Sweet and special

While savory meals certainly have their place at brunch, a sweet dish is a great complement and the perfect addition for a well-rounded menu. Look for recipes that combine the elements of sweet and salty, like this dish for Potato Cheese and Apple Tarts. Fresh red delicious apples, gooey Smoked Gouda or Jack cheese and the creamy, homemade taste of Hungry Jack® Mashed Potatoes meld together for bite after delectable bite.

 

For more delicious brunch recipes, visit www.hungryjackpotatoes.com.

 

 

Denver Hashbrown Omelet

Prep Time: 15 minutes

Cook Time: 25 minutes

Yield: 8 servings

1 carton (4.2 ounces) Hungry Jack® Premium Hashbrown Potatoes

No-stick cooking spray

1 tablespoon butter

1 chopped onion, about 1 1/2 cups

1 diced green bell pepper, about 1 cup

8 eggs

1/2 cup milk (whole or 2 percent)

1 teaspoon salt

2 cups shredded sharp cheddar cheese

1 cup diced cooked ham

 

Preheat oven to 450°F. Spray 9-by- 13-inch pan with no-stick cooking spray. Fill hashbrown carton to fill line with hot water. Let stand 12 minutes. Drain any excess water. Heat skillet over medium heat and add butter. After butter melts, add onion and bell pepper, and cook for 5 minutes. Whisk together eggs and milk in large mixing bowl. Add salt, potatoes, cheese, ham and vegetables; mix to combine. Transfer mixture to prepared baking pan. Bake for 20 minutes, or until cooked through and starting to brown.

 

 

Skillet Hashbrown Frittata

Skillet Hashbrown Frittata

Skillet Hashbrown Frittata

Prep Time: 10 minutes

Cook Time: 20 minutes

Yield: 6 to 8 servings

1 carton (4.2 ounces) Hungry Jack® Original Hashbrown Potatoes

4 turkey sausage patties or 6 links

6 slices turkey bacon

8 eggs

1/4 cup milk

1/2 to 1 1/2 teaspoons hot sauce, based on brand of hot sauce or to taste

Pinch ground black pepper

2 tablespoons butter

1/2 cup diced onion

4 slices or 2/3 cup shredded American or cheddar cheese

 

Fill hashbrowns carton to fill line with hottest tap water. Let stand 12 minutes. Drain any excess water. Cook turkey sausage and bacon according to package directions. Crumble or chop. Whisk eggs, milk, hot sauce and black pepper in bowl. Melt butter in 10- or 12-inch non-stick skillet over medium high heat. Add onion and cook, stirring occasionally, until slightly softened. Spread hashbrowns evenly in pan and part-way up sides. Cook without stirring until light golden brown and crisp on one side, about 3 minutes. Sprinkle crumbled sausage and bacon over potatoes. Pour eggs evenly over and arrange cheese on top. Cover skillet and reduce heat to low; cook until eggs are set in center and cheese is melted, about 15 minutes. Serve from pan or slide onto platter, then cut into wedges.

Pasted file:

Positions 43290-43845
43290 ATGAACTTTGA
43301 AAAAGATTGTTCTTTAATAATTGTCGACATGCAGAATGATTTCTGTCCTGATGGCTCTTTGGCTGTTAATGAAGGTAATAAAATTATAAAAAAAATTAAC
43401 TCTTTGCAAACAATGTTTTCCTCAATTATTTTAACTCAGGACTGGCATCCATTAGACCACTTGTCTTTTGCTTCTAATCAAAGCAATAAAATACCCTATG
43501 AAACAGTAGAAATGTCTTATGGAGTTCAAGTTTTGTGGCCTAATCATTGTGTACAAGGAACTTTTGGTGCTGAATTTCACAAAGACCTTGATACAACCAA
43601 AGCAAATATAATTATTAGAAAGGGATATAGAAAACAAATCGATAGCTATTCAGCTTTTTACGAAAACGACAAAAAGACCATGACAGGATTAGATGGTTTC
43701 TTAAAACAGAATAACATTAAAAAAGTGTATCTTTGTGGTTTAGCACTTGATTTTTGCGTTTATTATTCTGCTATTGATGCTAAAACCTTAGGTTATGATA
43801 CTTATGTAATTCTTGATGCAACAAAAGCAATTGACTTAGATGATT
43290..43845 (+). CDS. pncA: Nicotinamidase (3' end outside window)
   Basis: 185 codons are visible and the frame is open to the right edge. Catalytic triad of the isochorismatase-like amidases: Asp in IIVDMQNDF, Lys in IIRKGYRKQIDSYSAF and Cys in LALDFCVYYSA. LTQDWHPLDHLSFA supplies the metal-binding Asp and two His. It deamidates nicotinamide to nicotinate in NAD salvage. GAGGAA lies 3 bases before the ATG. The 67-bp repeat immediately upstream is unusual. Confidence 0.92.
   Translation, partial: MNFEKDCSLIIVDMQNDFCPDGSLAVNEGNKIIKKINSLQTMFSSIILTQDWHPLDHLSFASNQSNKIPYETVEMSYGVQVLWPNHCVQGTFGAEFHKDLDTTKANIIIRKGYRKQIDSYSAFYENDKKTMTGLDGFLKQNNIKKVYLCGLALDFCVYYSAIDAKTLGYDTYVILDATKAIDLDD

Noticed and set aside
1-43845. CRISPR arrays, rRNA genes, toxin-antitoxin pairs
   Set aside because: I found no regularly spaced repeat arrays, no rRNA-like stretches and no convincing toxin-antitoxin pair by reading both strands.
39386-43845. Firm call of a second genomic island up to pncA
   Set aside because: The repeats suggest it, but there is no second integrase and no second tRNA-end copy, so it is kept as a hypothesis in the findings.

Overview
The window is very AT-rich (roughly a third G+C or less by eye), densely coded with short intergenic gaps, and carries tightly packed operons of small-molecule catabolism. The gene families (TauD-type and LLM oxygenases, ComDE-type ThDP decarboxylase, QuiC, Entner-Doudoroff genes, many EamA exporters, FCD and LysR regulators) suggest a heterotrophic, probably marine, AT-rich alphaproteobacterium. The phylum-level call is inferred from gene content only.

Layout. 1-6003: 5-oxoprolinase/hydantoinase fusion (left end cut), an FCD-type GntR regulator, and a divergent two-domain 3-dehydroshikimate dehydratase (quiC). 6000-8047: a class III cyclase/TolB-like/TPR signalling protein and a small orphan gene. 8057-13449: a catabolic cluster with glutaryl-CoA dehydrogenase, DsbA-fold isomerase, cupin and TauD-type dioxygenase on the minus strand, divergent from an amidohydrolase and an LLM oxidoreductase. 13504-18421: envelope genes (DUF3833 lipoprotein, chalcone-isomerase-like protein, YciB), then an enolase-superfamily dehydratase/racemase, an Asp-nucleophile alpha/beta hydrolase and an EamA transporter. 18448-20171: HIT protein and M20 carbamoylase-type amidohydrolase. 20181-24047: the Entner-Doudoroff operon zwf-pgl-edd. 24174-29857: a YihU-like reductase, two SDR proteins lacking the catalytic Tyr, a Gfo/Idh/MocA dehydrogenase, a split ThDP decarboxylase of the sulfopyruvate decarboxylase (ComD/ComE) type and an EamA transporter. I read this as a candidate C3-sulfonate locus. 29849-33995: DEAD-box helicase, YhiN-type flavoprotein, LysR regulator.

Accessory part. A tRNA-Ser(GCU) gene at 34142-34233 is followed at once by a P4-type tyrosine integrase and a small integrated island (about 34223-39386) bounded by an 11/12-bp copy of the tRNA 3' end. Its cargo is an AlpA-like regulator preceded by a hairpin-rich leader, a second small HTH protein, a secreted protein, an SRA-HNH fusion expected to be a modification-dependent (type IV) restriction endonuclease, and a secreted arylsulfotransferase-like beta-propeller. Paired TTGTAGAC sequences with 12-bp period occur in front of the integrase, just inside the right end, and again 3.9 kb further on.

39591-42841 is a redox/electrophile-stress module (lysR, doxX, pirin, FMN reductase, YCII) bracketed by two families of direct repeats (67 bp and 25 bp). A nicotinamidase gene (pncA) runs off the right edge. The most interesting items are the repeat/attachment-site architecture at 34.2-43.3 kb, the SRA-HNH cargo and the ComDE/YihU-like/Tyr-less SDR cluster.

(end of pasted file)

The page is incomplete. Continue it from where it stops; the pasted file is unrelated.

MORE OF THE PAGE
Cheesy Potato and Apple Tarts

Cheesy Potato and Apple Tarts

Cheesy Potato and Apple Tarts

Prep Time: 15 minutes

Cook Time: 30 minutes

Yield: 12 servings (24 tarts)

1 1/3 cups Hungry Jack® Mashed Potato Flakes

1 1/4 cups water

3 tablespoon butter, divided

1/2 teaspoon salt

2/3 cup milk

1 cup shredded Smoked Gouda or Jack cheese

1 box (14 ounces) refrigerated pie crust, brought to room temperature

1 halved, cored and thinly sliced red delicious apple

1 teaspoon packed brown sugar

2 teaspoons chopped chives

 

Preheat oven to 400°F. Heat water, 2 tablespoons of butter and salt to boiling in medium pot. Remove from heat, and stir in milk and mashed potato flakes with fork until smooth. Add shredded Gouda or Jack cheese and stir until melted. Cut pie crusts into 24 circles about 2 1/2 inches in diameter. Using mini-muffin tin (with cups the size of 1 3/4-by-1-inch), place one pastry circle into each of 24 muffin cups, pressing slightly. Spoon about one tablespoon potato and cheese filling into each cup. Place in oven and bake until pastry edges are golden brown, about 12 to 14 minutes. In small pan, melt remaining tablespoon of butter. Add apple slices and saute until just tender, about 4 minutes. Stir in brown sugar and cook one more minute. When apple slices are cooled enough to handle, place a slice into each cup at an angle, trimming to fit if necessary. Sprinkle with chopped chives and serve.